Louisiana and the Gulf Coast Region are set to receive hundreds of millions of dollars in federal money earmarked for transportation and other construction projects. However, the significant influx of federal spending brings with it the significant risk of fraud, waste, and abuse. Where the government finds such fraud waste, and abuse, it can recover significant damages and spending under the False Claims Act. The following is a brief overview of the federal government’s most powerful tool in recovering for false claim violations, as well as some guidance on the best measures to minimize the risk of violations.

What Is The False Claim Act

The Federal False Claims Act gives the federal government the power to recover damages and penalties for the false and/or fraudulent claims for payment. The False Claims Act applies to federal funding of projects through contracts as well as federal grants. Under the Act, the government can recover up to three times the amount that was paid under the false claims as well as statutory penalties between $10,957 to $21,916 per claim. When does a claim for payment rise to the level of a violation of the Act? To be considered a "false claim" under the act, the claim must be (1) false; (2) knowingly made; and (3) material.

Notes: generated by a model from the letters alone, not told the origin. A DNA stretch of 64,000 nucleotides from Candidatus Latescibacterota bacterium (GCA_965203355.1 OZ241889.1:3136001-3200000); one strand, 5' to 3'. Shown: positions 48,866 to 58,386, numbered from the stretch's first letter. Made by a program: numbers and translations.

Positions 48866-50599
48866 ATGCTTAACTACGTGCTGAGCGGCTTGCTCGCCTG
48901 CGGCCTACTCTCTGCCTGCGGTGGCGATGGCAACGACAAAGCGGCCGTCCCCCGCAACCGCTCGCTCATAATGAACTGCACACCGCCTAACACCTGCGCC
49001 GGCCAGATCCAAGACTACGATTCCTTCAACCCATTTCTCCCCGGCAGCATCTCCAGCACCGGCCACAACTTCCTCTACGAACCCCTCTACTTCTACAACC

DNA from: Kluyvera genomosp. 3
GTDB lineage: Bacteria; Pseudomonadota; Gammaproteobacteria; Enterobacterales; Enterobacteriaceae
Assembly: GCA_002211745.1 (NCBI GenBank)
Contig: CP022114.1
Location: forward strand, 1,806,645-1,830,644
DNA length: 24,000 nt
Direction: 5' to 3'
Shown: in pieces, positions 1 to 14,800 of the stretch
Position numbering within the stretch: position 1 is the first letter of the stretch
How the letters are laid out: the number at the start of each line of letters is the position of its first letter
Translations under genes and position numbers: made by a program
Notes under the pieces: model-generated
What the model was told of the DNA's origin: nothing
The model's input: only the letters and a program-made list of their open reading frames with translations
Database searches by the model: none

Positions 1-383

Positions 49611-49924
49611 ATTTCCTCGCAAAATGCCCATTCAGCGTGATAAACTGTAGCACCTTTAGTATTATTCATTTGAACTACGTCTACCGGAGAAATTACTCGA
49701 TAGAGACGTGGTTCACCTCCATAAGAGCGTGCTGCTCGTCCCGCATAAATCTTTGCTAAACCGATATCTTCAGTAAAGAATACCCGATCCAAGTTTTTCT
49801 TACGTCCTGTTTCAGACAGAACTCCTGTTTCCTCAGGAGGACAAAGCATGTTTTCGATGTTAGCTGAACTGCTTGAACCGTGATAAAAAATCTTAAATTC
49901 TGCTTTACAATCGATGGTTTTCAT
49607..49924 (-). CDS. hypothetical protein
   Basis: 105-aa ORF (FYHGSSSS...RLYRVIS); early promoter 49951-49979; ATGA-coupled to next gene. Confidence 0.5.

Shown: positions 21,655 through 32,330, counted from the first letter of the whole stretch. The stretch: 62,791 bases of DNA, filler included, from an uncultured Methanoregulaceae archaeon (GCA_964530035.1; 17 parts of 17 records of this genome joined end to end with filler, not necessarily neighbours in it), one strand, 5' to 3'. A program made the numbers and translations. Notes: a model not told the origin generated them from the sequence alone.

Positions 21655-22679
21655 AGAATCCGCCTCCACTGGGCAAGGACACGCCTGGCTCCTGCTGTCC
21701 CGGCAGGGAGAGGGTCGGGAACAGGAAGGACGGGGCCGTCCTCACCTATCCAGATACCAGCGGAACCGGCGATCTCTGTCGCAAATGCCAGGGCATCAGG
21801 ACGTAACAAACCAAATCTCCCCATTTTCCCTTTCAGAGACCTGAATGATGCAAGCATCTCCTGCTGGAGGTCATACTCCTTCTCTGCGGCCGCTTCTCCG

• To find that a payee "knowingly" submitted the false claim, the government does not have to prove actual knowledge that the claim was false; rather, it need only show that the payee acted with "deliberate ignorance" of the truth of falsity of the claim, or with "reckless disregard for the truth."
  • Further, the Act does not cover any and all misrepresentations or any and all failures to follow regulatory requirements; to be "material" the false claim must affect the government's decision to pay.
  • The materiality requirement prevents all garden variety contract and regulatory disputes from coming within the scope of False Claims Act liability. However, it's important to realize that such disputes may give rise to False Claims Act exposure if the falsity of the claim was done with knowledge and the falsity affected the government's payment decision.

The Whistleblower The majority of False Claims Act brought by the government are brought by a whistleblower. The majority of whistleblowers are current and former employees with knowledge of the employer's government billings, although sometimes competitors can blow the whistle on their competition.

  • The whistleblower files a case under seal in the court against the defendant and alleges false claims.
  • While the case is still sealed, the government investigates the allegations and determines whether it will go forward with the prosecution of the case. If it does not, the whistleblower (known legally as a "relator") may proceed with the suit.
  • There is a strong financial incentive for the whistleblower: if the government recovers, the whistleblower is awarded a percentage of the recovery, from 15% to 30%. If whistleblower is successful, the defendant will have to pay reasonable attorney fees as well.